Exploring inference for sealed types

Brian Goetz brian.goetz at oracle.com
Tue Sep 24 18:34:34 UTC 2019

Thanks Gavin.  We had an internal discussion on this today, which I will 
summarize here to help illuminate the issue.

> As Brian mentioned in an earlier email, sealed types address two related, but
> distinct, issues: (1) declaring a sum type, whereby the compiler can exploit
> exhaustiveness in various places (e.g. in a switch); and (2) defining a type
> that for clients behaves as if it is final (it cannot be extended), but for
> the class author actually has a fixed, known collection of implementations.

It would only be a moderate exaggeration to say that this is really two 
features -- which brings us to the classic lump/split decision -- should 
we expose this as one feature, or two.  (In the past, Alan M proposed a 
splitting where the sum-hierarchy case looked more like an enum 
declaration, for example.)  We have been leaning to "one", but there is 
a risk that attempting to cover both cases makes each of them harder to 

> The second use dictates a subtle design constraint: a type that directly
> extends/implements a `sealed` type must be either `sealed`, `final` or
> `non-sealed`. If not, it will be too easy to create a security hole where the
> class author intended a class hierarchy to be closed, but by forgetting a
> modifier at a leaf type, inadvertently renders the hierarchy open.

This is our line in the sand; it would not be OK to have an arbitrary 
subtype `class X implements I { }` for some sealed I, and have X end up 
being open for extension.

> One valid design point is to stop here. All `sealed`/`non-sealed`/`final`
> modifiers and `permits` clauses have to be given explicitly. The compiler then
> just checks that what has been declared is correct.

Indeed, we could stop here; let's call this our baseline.  If we stopped 
here, we'd get the desired safety benefits, explicitness, and a 
reasonable lumping.  Let's be more explicit about why we might do more.

If we declare a sum hierarchy, there are three unfortunate bits of O(n) 

     sealed interface X permits A, B, C {
         final class A implements X {}
         final class B implements X {}
         final class C implements X {}

These three bits are: listing the subtypes twice (once at the 
declaration, once at the permits clause); saying "implements X" 
repeatedly; and saying "final" repeatedly.  (In the event the subtypes 
are records, the last is automatically taken care of.)

> We have been exploring some alternative design points, all supporting some
> sort of inference.

The inference scheme Gavin proposed addresses the first and last of 
these, at some cost (both to perceived complexity and implementation.)  
Let's drill into why we proposed this in the first place.

The case I have in mind -- which I believe will be quite common -- is a 
flat hierarchy (one sealed supertype, N direct subtypes) with a 
relatively high degree of fan-out.  (This shows up in all sorts of 
document tree representations.)  And of the three repetitions, my claim 
is the most irritating is the permits clause.  Imagine the above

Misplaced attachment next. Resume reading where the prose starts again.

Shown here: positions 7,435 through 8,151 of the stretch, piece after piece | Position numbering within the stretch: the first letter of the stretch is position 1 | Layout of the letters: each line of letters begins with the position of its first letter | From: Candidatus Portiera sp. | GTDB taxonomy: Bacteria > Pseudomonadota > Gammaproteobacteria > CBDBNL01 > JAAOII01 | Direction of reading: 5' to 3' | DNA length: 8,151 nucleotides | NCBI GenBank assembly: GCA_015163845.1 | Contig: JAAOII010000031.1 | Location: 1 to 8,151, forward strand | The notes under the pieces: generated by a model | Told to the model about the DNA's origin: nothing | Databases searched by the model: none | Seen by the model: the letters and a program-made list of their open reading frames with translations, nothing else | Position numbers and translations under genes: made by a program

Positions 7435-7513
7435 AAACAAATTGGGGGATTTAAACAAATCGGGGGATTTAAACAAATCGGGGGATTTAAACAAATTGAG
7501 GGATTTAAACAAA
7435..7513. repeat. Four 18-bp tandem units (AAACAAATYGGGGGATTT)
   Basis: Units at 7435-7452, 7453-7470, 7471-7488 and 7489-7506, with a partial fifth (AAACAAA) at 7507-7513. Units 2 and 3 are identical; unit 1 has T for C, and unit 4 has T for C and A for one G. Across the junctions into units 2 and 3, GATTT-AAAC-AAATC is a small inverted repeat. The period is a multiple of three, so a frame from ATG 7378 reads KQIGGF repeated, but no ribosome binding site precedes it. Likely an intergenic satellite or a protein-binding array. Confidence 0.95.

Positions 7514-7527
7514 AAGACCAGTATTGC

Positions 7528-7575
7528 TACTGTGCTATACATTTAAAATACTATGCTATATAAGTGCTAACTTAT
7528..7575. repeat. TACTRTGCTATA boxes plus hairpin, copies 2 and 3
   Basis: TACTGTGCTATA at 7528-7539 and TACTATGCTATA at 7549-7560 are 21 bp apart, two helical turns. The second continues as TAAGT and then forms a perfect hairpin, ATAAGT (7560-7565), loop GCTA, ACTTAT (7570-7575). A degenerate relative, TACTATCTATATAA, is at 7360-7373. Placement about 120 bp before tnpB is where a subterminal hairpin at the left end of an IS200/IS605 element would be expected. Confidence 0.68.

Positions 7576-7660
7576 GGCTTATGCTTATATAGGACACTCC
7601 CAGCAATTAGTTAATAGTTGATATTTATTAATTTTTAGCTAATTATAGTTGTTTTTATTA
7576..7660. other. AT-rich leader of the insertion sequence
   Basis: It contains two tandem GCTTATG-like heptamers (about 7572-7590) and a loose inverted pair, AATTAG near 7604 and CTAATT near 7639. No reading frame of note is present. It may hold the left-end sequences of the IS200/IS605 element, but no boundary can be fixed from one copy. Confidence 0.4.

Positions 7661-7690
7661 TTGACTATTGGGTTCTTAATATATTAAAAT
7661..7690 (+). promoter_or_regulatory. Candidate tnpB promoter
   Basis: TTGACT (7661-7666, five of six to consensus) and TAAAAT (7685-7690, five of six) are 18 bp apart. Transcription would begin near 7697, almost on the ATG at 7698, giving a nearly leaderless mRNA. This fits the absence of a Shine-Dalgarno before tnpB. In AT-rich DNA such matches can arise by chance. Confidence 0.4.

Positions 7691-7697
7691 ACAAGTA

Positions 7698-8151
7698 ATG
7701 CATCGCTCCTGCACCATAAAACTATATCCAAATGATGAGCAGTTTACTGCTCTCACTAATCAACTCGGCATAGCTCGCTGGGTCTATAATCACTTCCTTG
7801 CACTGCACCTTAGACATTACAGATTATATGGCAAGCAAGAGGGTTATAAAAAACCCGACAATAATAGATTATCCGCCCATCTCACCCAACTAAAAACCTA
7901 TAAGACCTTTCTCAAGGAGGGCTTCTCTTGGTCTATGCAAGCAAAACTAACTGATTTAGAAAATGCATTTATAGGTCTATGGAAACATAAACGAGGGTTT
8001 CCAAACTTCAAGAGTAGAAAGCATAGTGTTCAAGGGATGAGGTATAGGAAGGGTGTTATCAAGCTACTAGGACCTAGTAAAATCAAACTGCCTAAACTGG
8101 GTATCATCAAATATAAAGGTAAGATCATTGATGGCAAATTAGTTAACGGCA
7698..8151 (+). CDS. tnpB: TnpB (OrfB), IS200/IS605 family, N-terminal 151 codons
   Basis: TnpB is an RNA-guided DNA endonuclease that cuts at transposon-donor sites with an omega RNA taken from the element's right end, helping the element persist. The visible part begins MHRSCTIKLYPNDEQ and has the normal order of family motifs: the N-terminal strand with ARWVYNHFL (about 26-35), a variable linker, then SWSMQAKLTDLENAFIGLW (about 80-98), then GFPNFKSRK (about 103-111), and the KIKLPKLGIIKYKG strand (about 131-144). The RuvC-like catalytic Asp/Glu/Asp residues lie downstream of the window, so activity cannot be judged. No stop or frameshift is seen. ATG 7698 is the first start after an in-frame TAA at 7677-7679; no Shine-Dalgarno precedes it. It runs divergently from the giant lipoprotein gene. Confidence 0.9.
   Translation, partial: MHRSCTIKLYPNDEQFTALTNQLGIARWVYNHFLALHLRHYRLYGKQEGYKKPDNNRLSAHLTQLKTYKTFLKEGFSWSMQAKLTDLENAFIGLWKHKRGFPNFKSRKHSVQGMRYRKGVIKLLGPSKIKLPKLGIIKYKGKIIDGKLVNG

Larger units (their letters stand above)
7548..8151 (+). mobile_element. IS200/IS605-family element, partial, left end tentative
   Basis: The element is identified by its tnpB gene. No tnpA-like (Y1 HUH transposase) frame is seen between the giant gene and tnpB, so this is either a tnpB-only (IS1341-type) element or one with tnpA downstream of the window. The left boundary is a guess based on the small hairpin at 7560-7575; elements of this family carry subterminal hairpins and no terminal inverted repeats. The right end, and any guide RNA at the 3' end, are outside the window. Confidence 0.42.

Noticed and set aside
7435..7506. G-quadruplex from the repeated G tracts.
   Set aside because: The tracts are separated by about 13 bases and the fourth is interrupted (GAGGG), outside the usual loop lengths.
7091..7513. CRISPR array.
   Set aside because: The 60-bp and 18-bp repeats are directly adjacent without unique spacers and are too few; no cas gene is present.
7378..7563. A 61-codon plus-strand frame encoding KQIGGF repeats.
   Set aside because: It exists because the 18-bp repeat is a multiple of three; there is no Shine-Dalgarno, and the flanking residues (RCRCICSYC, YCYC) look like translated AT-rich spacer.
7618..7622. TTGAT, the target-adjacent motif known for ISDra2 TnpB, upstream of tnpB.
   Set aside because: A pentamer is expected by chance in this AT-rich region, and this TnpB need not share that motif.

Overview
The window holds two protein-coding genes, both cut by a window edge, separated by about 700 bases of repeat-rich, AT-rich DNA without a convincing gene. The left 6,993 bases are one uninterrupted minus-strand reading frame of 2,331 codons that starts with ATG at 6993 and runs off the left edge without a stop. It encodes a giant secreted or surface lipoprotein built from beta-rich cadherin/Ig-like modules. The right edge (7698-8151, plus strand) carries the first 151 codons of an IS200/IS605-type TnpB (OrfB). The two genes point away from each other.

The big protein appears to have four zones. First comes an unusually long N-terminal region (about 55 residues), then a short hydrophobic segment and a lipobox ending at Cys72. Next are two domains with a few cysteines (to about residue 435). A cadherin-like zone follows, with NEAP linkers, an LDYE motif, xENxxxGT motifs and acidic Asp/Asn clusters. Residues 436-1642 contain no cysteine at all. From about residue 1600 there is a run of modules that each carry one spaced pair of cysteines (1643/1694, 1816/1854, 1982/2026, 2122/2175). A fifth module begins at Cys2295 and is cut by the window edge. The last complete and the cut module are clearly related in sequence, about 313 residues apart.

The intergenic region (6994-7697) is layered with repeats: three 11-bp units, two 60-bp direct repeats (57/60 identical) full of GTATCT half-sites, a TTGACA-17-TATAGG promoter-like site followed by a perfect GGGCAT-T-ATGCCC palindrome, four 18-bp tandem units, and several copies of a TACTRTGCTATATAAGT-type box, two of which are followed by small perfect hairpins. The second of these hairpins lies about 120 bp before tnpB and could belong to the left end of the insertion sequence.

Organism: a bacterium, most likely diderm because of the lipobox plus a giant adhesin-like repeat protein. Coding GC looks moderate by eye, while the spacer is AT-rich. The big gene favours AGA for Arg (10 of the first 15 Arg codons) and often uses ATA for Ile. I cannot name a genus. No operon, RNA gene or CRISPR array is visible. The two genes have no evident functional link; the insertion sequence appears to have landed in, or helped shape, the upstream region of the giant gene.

hierarchy fanned out to A-Z; there's a 26-way permits clause that is 
both annoying to write and not particularly enlightening to read (and as 
a bonus, error-prone to update.)  If we're going to infer anything, we 
should start here.

So one sensible increment atop the baseline is: (A) if a top-level type 
is explicitly declared sealed, and has no permits clause, we can infer 
the permits clause from the subtypes in the compilation unit (or more 
narrowly, the _nested_ subtypes).  This is simpler than the full scheme 
outlined, while addressing the biggest case that concerns me -- the 
high-fanout case.

The above scheme could be incrementally extended to (B) any class 
explicitly marked `sealed` -- if you say sealed and leave off `permits`, 
the permits list is inferred from the current compilation unit.  This 
seems defensible.

Where we end up with confusing action-at-a-distance is to infer finality 
/ sealed-ness for subtypes.  We could back off from this completely, or 
we could take a simpler projection, which is (C) to say any direct 
subtype of a sealed type is implicitly final, unless it explicitly says 
`sealed` or `non-sealed`.

So, if we're lumping, we could choose "baseline", or "baseline + A", or 
"baseline + A + B", or "baseline + A + B + C".  All seem defensible, 
though baseline-only seems likely to provide some ongoing irritation for 
the permits clause.

If we go the split direction, we have more choices, but having chased a 
few of these down, they all seem to arrive at muddy places.  Alan's 
`enum class` approach looks clean when the components of the sum are 
simple records, but when they are more complex classes, the expression 
starts to get ugly.

Another direction is to borrow the terminology (but not the semantics) 
from `case` classes in Scala, where we explicitly mark the subtypes, 
which has the effect of turning on all the complex inference, but at 
least making it less magic:

     sealed interface I {
         case class A { ... }
         case class B { ... }
         case class C { ... }

where we'd infer the proper sealed-ness/finality, permits clauses, and 
implements clauses.  But, I think when we get beyond toy examples, this 
approach feels unlikely to offer sufficient benefit to justify itself, 
and the toy examples work reasonably well already (since records are 
already final.)

So my suggestion is to start with Baseline + (A | A&B), limiting 
inference to permits clauses, and see if that is enough.

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